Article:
CBP Focus on Forced Labor in Malaysia and the Seafood Industry Continues with New WRO and Findings

Key Takeaways:

  • U.S. Customs and Border Protection (“CBP”) trend of enforcement against forced labor in supply chains continues and forced labor in Malaysia and on deepwater fishing vessels remain key areas of focus for CBP
  • New WRO blocks import of rubber gloves from Malaysian producer
  • Two new findings of forced labor issued on palm oil and seafood products


On Friday, January 28, 2022, U.S. Customs and Border Protection (“CBP”) issued a Withhold Release Order (“WRO”) on disposable gloves produced in Malaysia by TY Industry Holdings Sdn Bhd (“YTY Group”), including YTY Industry Sdn Bhd, Green Prospect Sdn Bhd, and GP Lumut. WROs are issued by CBP pursuant to the Tariff Act and block the import of products into the U.S. based on reasonable evidence that such products are made in whole or in part with forced labor. This is the sixth active WRO issued on certain Malaysian products—there are four active WROs on disposable gloves and two active WROs on palm oil originating from Malaysia.

On the same day, CBP issued two new findings of forced labor. Findings also block products made with forced labor from entering the U.S., but are issued by CBP based upon conclusive evidence of forced labor. Unlike WROs, products subject to a finding will be seized at all ports of entry into the U.S. and may not be re-exported to a third country. The two new findings are issued on:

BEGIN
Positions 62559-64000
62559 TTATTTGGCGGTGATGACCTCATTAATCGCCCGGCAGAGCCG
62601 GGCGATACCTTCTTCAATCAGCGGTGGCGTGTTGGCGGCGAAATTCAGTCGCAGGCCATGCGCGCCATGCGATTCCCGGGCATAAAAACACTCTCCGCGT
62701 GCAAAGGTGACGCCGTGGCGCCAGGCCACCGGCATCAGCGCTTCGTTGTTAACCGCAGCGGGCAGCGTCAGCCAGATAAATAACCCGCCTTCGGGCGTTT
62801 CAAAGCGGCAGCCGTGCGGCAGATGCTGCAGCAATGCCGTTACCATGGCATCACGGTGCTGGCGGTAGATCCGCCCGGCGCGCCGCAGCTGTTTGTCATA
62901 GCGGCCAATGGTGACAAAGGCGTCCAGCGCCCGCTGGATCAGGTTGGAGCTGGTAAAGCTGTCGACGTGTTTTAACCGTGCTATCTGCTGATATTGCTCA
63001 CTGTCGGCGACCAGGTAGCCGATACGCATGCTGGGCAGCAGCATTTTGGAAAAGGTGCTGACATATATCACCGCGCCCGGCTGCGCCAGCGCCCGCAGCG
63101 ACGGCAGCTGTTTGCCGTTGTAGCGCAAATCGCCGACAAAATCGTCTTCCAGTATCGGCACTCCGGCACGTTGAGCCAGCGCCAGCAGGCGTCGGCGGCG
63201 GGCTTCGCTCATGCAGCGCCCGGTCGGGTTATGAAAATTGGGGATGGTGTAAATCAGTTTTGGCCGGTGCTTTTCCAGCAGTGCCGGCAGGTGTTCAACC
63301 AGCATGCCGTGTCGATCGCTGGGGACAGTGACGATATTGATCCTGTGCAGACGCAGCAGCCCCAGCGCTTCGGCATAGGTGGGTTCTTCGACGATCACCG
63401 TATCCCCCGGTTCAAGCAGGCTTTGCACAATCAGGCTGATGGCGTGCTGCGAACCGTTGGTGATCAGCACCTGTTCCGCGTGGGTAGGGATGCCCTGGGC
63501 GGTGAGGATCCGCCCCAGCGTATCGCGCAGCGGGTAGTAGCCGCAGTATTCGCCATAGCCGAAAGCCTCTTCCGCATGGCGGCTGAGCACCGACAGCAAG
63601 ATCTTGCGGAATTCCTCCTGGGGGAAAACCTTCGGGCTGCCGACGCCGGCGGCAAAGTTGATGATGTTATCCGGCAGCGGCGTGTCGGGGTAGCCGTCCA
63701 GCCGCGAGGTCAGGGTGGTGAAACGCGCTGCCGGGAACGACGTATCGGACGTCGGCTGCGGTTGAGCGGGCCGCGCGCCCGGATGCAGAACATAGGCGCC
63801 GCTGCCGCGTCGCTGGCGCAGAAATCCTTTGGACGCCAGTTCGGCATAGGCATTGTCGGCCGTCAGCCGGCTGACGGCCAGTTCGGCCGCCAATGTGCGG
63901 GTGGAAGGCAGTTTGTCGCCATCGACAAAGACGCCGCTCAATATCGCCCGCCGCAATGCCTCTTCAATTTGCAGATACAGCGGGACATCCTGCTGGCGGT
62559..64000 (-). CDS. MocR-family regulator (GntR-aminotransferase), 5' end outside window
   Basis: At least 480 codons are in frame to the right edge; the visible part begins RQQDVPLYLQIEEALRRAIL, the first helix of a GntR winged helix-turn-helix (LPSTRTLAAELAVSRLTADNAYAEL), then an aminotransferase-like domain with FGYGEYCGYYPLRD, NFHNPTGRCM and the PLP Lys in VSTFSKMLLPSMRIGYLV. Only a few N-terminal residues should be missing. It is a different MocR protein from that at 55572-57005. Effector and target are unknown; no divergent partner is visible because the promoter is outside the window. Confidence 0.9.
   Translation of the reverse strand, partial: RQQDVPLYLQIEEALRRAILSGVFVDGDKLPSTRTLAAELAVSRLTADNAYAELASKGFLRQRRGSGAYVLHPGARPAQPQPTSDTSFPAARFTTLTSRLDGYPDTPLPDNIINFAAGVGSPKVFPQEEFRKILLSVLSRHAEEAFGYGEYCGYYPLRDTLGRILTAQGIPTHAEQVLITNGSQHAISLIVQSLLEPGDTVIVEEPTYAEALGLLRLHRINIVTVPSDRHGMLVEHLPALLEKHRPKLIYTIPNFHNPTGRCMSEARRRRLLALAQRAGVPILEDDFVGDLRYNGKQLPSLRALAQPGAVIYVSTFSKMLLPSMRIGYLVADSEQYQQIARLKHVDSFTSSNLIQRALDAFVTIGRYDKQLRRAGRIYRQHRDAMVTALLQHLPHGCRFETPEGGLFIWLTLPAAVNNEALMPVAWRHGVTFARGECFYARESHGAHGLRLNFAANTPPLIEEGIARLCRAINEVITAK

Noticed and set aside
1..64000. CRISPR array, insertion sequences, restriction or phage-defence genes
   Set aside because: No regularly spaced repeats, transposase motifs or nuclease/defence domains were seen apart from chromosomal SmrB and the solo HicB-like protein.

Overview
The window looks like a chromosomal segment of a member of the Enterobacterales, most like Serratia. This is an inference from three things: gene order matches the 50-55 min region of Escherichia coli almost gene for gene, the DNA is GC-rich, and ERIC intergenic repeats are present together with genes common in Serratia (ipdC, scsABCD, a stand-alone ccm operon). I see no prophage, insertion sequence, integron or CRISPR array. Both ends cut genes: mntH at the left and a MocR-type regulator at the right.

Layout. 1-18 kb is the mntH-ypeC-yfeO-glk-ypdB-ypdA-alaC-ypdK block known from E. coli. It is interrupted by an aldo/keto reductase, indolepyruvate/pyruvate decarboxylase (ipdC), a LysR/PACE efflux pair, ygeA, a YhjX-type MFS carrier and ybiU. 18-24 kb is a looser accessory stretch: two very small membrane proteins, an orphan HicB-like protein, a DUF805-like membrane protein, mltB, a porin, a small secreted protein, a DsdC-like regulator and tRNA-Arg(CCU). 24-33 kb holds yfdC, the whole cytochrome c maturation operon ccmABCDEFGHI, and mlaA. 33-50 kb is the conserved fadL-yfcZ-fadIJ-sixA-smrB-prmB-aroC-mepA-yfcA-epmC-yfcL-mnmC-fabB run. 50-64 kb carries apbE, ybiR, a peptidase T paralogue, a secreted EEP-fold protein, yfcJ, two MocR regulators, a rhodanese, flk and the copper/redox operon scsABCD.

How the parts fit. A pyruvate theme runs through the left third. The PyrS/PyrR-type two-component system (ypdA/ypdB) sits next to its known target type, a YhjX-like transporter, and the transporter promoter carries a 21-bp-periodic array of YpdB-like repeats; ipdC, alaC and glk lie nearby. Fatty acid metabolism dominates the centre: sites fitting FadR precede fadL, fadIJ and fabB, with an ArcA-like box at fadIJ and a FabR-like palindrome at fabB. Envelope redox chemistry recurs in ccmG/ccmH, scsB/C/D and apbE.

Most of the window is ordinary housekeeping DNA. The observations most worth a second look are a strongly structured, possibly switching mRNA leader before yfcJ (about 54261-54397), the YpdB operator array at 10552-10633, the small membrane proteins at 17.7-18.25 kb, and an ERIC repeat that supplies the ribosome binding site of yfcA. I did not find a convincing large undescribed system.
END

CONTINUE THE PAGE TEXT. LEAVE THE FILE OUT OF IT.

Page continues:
• Palm oil and palm oil products produced in Malaysia by Sime Darby Plantation Berhad and its subsidiaries and joint ventures (“Sime Darby”). A WRO was previously issued by CBP on palm oil produced by Sime Darby over a year ago on December 30, 2020.
  • Seafood from the Vanuatu-flagged fishing vessel, Da Wang, which is owned and operated by the Taiwanese company Yong Feng Fishery Ltd. A WRO on seafood from Da Wang was issued by CBP on August 18, 2020. While this is the first finding related to a specific fishing vessel, there are five active WROs on seafood sourced from deepwater fishing vessels.

The actions taken by CBP on Friday indicate that Malaysia – and the Malaysian palm oil and rubber glove industries in particular – continue to be a main area of focus for CBP. After China, Malaysia has the largest number of active WROs and findings. Forced labor occurring on deepwater fishing vessels, where workers are particularly vulnerable to isolation and abuse, also remains a key area of concern. Foley Hoag has previously reported on forced labor in the seafood industry here.

Forced labor in the seafood industry is also an area of focus in the America COMPETES Act of 2022 (H.R. 4521), which was introduced in the House on January 25, 2022, and, as currently drafted, would require the expansion of seafood import monitoring to combat human trafficking, in addition to numerous other trade, foreign policy, and national security measures.

More information on WROs and guidance from CBP regarding the prevention of forced labor is available here. A complete list of all CBP actions related to forced labor is available here.

Foley Hoag’s Trade Sanctions & Export Controls and Global Business & Human Rights practice groups can provide guidance on compliance with U.S. laws and regulations, including the Uyghur Forced Labor Prevention Act,  as well as implementing best practices for supply chain management and developing tailored compliance procedures.

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